Under the Radar

Under the Radar 7: Building New Features


  welcome to under the radar a show about

  independent iOS development I'm Marco

  Arment and I'm David Smith under the

  radar is never longer than 30 minutes so

  let's get started so today what we

  wanted to kind of unpack is the process

  that we go through when we're building a

  feature out in an app it's not like the

  whole app itself like starting from I

  have this you know have this vague idea

  for something and now let's go like go

  to Xcode and start a new project but as

  you know as a product as an app

  developed and gets better over time

  you're going to inevitably have these

  little like huh here's this feature I

  have here's this thing that I want to do

  and I want to you know to add it in and

  the way in which you go about that is

  something that is requires a different

  kind of level of concern or planned

  fulness then you're just starting from

  scratch because obviously you're

  smashing it into an existing piece bit

  of code and also just the constraints

  around what you're doing are different

  and recently I ran into something where

  I thought it was an interesting kind of

  progression that I found that I was

  going through I mean I was adding a

  feature to sleep plus plus which is my

  Apple watch sleep tracker basically I

  wanted to be able to you record your

  night's activity and you end up with

  like a graph of how well you slept and

  people asked feature I got many many

  times like I want to be able to trim the

  night at the end of the at the end of

  you know it says if I wake up in the

  morning and I don't stop it right when I

  wake up I wanted to say actually I woke

  up at this time seems a very reasonable

  feature the thing that I found was

  interesting is I went through the

  process of building this out and so it's

  like now it's basically a part of the

  app is I tend to go kind of I start off

  with like huh that's an interesting idea

  how would I build that and then I kind

  of I tend to work a little bit like from

  the bottom up and the top down when I'm

  working on a feature like this which is

  seemed kind of funny like I started the

  data level and start being like what

  data would I need to record how would I

  record that what migrations do I need to

  do in my database what changes will I

  have to make there and I start building

  the basic structure for that on the

  bottom and then I start on the top top

  down in a really simplistic way like I

  start off with what's the UI going to

  look like but I don't actually build

  that UI I just take whatever stock

  control I can find like I think in this

  case I took a UI slider threw it into

  interface builder

  that up to that apply to transform to it

  cuz I needed it to slide vertically so I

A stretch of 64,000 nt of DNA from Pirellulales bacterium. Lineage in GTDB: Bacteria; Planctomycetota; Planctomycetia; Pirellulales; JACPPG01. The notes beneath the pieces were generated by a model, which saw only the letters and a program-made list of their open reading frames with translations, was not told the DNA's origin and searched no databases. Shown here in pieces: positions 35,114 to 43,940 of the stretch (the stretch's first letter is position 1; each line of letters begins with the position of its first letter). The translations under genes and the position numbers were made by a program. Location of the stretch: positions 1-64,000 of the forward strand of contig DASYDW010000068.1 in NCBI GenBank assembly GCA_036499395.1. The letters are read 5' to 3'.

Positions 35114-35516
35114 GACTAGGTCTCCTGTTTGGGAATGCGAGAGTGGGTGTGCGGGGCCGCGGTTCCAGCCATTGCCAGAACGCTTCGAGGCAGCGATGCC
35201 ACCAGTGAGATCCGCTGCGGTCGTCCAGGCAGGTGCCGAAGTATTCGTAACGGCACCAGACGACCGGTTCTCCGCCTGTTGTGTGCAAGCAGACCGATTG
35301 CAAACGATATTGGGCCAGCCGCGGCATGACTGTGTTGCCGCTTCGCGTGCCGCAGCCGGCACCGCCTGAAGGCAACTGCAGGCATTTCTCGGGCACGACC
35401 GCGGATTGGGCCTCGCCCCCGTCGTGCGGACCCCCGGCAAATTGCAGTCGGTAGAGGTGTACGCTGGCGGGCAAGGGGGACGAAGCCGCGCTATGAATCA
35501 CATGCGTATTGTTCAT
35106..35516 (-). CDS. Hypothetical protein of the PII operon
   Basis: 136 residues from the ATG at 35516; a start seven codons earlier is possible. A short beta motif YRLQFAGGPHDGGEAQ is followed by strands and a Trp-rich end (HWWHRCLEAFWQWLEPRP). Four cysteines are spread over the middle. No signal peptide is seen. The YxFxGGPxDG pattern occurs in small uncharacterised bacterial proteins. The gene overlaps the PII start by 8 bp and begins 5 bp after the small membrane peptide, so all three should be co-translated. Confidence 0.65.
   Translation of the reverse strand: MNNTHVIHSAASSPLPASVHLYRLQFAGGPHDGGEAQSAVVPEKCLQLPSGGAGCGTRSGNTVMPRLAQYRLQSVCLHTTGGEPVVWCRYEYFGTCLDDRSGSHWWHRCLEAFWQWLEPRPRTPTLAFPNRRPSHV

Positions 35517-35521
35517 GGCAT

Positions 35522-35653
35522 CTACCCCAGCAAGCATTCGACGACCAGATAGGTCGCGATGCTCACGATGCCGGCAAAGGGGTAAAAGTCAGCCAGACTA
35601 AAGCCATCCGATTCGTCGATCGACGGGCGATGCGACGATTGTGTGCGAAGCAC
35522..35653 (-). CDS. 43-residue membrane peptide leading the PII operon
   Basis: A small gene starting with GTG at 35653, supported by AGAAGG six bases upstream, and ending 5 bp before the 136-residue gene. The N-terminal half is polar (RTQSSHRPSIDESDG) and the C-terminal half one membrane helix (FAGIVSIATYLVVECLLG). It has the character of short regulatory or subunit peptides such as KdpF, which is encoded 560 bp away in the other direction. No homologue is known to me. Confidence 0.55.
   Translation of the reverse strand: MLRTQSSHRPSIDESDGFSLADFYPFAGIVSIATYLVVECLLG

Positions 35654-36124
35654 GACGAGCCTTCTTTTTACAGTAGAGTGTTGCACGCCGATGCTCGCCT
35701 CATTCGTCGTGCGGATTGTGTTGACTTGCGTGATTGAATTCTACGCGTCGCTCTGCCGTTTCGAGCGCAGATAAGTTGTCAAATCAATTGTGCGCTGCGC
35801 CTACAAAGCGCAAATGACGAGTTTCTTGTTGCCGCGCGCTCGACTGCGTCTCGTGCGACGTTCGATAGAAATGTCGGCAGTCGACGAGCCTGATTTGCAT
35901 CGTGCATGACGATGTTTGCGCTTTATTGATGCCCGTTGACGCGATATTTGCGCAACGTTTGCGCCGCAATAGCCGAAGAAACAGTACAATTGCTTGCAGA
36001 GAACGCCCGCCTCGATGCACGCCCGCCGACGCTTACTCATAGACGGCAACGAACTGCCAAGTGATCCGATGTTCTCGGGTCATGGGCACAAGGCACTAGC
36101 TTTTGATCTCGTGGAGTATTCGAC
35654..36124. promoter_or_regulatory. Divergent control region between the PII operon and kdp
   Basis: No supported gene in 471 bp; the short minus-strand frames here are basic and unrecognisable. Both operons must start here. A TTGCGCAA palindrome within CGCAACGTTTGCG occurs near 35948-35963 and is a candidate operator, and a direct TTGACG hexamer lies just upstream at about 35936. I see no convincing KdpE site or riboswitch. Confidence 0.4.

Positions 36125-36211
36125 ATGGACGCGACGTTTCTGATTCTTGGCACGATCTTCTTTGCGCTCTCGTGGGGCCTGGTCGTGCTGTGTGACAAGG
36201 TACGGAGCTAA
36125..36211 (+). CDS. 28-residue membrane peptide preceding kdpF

just like rotated it by 90 degrees and

  that was my basic control eventually I

  ended up replacing that with a whole

  custom UI and all kinds of things like

  that but starting in that sort of top

  down as simple as I can on the UI side

  and then as robust as I can on the

  bottom side is something that it seems

  to work for me and it's an approach

  though that I found that if like if I

  don't if I can't end up with something

  that I can use and can start playing

  with quickly that's why I sort of the

  top down is important from like just

  really basic simple UI I really struggle

  with actually getting things done did

  you have a similar experience for me it

  like any any feature that I that I want

  to build

  I always just build it as quickly as I

  can and start using it myself and you

  know my process or like we talked a

  little bit about betas in previous

  episodes and everything my process for

  forward testing out features is really I

  just test them out myself for as long as

  I can before I show them to anybody else

  at all before I even said into beta

  testers usually like you know an

  overcast I mentioned last in last

  episode I mentioned that that voice

  boost started out as as having different

  levels it was not just an honour and off

  switch it actually had multiple modes

  and I lived with that for months before

  I showed anybody else before the beta

  started and everything and and I really

  I did a similar thing I mean like you

  know my UI for controlling these things

  is mostly just stock UI kit I very

  rarely make custom controls or what I do

  they're usually pretty lightweight

  subclasses of the built-in buttons and

  labels and sliders and stuff like that

  or I you know they might just be like a

  slight wrapper with like with one of

  those as a subview and then and and you

  know like a few of the labels here and

  there but for the most part I'm using

  mostly stock stuff because you can get

  really really far with stock components

  in a UI kit especially with all the all

  the custom appearance stuff that they've

  added in the last few OS versions really

  I have found very little reason to to

  really build out tons of custom control

  stuff and and I've instead focused on

  like just skinning UI kit well and so

  yeah and so when I when I build these

  features I mean

  voice boost as I mentioned it used to be